"À moins que nous n'ayons raison ?"

Translation:Unless we are right?

January 23, 2013

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If anyone is confused like I was, after looking it up I discovered that "a moins que" needs the "ne" and the subjunctive to make it mean "unless". So the "ne" does not make it a negative...


Interesting. Anyone know how you'd say "Unless we aren't right?"then? Double 'ne'? i.e. À moins que nous ne n'ayons pas raison?


No, just add the "pas". À moins que nous n'ayons pas raison.


For something similar to 'Unless we aren't right' I have heard 'Et si nous n'avons pas raison?'/And if we aren't right?


But isn't "ne explétif" optional?

The comment above says it is required here for whatever reason to accompany "à moins que".


Is it possible to say "être droit" instead of "avoir raison"?


"Être droit" means "to be straight", e.g., nous devon être droit les uns avec les autres (we have to be straight with one another). "Avoir raison" means "to be right".

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Yes, yes I am confused, but thank you mttedwards it's starting to unravel a bit with your explanation, thank you.


To understand the structure of the sentence in the exercise you need to be aware of the following two points:

Point 1

à moins que is a conjunction meaning unless and requires the subjunctive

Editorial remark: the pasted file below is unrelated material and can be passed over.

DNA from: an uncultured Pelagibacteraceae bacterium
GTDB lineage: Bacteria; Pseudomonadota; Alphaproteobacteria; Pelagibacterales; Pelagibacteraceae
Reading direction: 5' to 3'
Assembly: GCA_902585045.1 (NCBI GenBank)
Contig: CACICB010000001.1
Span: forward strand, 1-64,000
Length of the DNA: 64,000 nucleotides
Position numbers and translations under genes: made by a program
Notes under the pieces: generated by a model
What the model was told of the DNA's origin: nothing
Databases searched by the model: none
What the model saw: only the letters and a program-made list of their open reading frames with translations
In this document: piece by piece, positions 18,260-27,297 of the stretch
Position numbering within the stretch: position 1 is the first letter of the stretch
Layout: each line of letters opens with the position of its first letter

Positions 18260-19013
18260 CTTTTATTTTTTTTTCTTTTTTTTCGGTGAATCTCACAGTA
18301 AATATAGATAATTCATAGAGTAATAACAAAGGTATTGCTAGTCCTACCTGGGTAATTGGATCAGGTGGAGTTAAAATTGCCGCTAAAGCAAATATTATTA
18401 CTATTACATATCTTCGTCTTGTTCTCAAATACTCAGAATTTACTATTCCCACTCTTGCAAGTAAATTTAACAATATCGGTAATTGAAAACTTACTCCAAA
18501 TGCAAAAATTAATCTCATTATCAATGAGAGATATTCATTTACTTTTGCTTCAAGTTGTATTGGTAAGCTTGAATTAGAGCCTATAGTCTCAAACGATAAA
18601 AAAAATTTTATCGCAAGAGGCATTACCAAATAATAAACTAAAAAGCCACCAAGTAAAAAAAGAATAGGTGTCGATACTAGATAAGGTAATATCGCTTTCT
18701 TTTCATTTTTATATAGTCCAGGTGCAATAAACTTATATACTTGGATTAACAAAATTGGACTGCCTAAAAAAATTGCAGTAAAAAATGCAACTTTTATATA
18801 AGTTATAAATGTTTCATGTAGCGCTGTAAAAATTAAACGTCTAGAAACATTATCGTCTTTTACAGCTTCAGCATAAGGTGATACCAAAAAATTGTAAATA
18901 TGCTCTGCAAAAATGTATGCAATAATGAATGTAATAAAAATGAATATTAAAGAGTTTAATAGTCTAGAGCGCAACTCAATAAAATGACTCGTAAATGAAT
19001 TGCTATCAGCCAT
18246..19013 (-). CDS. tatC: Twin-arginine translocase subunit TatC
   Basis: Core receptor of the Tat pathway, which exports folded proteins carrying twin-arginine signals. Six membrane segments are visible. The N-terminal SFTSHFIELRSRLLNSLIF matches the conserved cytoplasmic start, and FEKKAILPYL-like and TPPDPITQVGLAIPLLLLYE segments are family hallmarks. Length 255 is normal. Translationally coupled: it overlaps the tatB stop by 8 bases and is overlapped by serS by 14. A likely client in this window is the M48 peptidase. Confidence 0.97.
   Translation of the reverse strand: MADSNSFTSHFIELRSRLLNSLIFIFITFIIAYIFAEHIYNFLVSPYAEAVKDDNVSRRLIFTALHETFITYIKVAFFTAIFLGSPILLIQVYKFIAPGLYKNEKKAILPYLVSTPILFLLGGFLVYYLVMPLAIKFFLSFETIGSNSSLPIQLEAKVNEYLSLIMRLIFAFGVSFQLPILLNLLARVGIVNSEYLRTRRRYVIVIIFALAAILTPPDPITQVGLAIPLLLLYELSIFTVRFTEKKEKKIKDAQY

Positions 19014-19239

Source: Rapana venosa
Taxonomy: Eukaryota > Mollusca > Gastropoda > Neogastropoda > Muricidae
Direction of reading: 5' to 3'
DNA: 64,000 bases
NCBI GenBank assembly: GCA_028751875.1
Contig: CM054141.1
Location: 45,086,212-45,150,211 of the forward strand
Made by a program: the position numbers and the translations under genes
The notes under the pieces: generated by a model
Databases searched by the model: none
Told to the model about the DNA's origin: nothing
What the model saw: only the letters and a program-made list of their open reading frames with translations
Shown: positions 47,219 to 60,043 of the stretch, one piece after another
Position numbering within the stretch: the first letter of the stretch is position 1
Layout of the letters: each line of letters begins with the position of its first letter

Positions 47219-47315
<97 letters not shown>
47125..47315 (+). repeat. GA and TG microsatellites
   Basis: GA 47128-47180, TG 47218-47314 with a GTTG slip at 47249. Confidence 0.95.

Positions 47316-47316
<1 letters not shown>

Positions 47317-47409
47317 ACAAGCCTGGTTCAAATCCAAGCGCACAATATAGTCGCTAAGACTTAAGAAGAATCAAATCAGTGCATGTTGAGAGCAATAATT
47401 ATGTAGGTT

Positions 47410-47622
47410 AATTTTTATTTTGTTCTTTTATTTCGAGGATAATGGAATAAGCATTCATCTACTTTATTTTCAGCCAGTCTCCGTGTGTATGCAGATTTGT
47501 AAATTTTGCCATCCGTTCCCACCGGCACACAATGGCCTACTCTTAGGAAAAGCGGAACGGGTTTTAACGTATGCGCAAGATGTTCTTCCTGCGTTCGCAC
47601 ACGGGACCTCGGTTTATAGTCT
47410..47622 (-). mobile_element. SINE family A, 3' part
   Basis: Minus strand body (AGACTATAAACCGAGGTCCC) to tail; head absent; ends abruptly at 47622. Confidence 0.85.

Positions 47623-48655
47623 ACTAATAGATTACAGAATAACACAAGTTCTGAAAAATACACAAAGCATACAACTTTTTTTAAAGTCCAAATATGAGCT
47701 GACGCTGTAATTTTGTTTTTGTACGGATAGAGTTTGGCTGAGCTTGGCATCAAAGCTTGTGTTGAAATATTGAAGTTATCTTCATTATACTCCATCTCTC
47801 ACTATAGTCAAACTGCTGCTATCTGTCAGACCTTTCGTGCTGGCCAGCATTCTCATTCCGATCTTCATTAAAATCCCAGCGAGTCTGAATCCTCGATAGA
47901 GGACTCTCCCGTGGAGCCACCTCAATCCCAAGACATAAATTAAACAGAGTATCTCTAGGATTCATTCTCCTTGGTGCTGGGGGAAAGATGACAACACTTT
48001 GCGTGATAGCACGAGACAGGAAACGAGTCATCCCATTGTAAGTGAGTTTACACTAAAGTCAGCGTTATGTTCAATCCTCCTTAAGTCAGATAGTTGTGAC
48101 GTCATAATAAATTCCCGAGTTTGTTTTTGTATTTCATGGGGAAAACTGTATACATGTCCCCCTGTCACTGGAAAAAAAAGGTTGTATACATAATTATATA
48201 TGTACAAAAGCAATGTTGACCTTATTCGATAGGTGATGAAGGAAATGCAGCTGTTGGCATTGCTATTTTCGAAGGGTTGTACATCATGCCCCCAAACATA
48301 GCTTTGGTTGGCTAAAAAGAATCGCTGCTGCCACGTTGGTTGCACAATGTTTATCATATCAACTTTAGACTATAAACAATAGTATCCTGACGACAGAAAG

Point 2

à moins que may use the ne expletive.

So what is the ne expletive

An expletive in grammar means a word or phrase used to fill out a sentence or line of verse without adding to the sense

ne is an expletive

The addition of a dummy ne is for euphony reasons only, i.e. for words to flow in a smoother way. This phenomenon belongs to formal French and it is found a lot in literature.

The ne explétif is used after certain verbs and conjunctions. It is used in situations where the main clause has a negative (either negative-bad or negative-negated) meaning, such as expressions of fear, warning, doubt, and negation.

The ne explétif is disappearing to some extent, and is more common in literary than in colloquial French, but it is still important to be able to recognize it so that when you do see or hear it, you understand that it does not make the subordinate clause negative (negated).


Elle a peur qu'il ne soit malade. - She's afraid that he is sick.
J'évite qu'il ne découvre la raison. - I'm avoiding his discovering the reason.
Nie-t-il qu'il n'ait vu ce film ?- Does he deny seeing this movie?
Il est parti avant que nous n'ayons décidé. - He left before we decided.
Luc en veut plus que Thierry n'en a. - Luc wants more than Thierry has.

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